These two steps enable students to focus on a research project under the supervision of a faculty member during the final year of their degree (Graduation Research A and B). Students have access to well-equipped labs, and are advised by qualified, experienced researchers. The research methods comprise fieldwork, laboratory experiments and computer simulation. During the final year students present topics on geoscience and their research progress is discussed with members of a laboratory in the Research Seminar A and B. Students submit a graduation thesis at the end of the project and present their work either as a poster presentation or oral presentation to fellow students and academic staff.

Examples of research project titles

girl with presentation

  • Chaotic Sediments and Their Genesis of the Ishido Formation, Boso Peninsula, Central Japan (supervised by Prof. Ken-ichiro Hisada)

  • Comparison of the Structure of Mid-latitude Cyclone (supervised by Prof. Hiroshi Tanaka)

  • Behavior of the turbidity current under influence of the wave (supervised by Prof. Tomohiro Sekiguchi)

  • Geomorphic process variability in mountain collapses (yamakuzure) and its effects on sediment production and sediment delivery in a headwater catchment in the Southern Japanese Alps (supervised by Prof. Thomas Parkner)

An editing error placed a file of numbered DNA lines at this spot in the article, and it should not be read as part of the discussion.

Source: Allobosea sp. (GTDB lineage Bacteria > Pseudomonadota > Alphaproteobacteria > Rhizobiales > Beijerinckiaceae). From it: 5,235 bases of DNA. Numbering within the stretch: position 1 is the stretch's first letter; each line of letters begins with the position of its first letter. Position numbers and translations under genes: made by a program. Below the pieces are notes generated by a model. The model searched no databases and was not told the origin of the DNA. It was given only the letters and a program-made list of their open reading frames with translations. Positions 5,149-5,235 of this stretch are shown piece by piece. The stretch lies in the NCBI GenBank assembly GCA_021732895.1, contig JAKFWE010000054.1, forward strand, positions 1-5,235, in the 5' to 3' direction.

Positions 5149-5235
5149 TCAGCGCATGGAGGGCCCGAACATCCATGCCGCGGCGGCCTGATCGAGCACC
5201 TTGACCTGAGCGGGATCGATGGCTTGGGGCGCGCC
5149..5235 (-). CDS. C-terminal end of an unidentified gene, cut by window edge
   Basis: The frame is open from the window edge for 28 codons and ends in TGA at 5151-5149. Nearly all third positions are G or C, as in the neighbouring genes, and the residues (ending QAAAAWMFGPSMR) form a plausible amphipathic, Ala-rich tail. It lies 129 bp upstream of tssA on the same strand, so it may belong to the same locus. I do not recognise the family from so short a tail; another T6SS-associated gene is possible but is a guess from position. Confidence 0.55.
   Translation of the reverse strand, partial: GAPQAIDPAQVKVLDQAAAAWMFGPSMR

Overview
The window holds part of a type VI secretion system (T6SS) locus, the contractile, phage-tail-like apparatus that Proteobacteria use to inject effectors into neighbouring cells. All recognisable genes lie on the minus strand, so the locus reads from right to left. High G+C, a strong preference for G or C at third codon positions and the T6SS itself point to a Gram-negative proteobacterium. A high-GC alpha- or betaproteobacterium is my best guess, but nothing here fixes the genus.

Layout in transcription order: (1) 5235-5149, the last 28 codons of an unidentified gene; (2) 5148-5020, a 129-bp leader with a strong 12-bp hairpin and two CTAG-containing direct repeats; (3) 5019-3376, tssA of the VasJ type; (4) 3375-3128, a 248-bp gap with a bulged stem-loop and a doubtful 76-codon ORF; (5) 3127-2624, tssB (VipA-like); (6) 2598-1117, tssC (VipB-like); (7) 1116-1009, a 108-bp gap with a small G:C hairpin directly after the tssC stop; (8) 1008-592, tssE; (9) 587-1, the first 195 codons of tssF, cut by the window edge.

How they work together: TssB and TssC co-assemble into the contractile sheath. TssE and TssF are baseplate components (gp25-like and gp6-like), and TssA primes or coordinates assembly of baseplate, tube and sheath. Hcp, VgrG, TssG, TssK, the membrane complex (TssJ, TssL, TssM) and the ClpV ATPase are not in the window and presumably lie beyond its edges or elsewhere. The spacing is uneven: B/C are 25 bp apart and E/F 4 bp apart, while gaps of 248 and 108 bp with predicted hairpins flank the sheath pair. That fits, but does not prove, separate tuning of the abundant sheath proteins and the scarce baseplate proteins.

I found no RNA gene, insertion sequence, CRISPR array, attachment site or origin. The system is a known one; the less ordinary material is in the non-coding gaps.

• Influence of deep-seated and shallow mass movements on gully formation in the lower Mangaoporo catchment, East Coast region, New Zealand (supervised by Prof. Thomas Parkner)

  • A study on the Influence of the Metro Line Stations on Land-use and Land-Use-Change: A Case Study of Metro Line 1 in Hangzhou City (supervised by Prof. Yuji Maruyama)

  • Taxonomy of the Latest Jurassic Pyloniacea (Radiolarian) (supervised by Prof. Katsuo Sashida)

Please check the full list of potential labs.

Early Graduation

Students enter in September of their first year and complete six semesters of taught courses. The final year is mainly reserved for a research project resulting in a mandatory graduation thesis. Students who have accumulated sufficient credits with a high GPA can apply for early graduation, completing the four-year course in 3.5 years.

After Graduation

About 60% of our graduates continue in Master/PhD programs. Half of them prefer to continue their education in Tsukuba while others joined highly ranked universities in the USA and western Europe. The other students decided to work, either in Japan or in their home countries.


For detail of admission, please visit the following web page of University of Tsukuba.

Undergraduate English Programs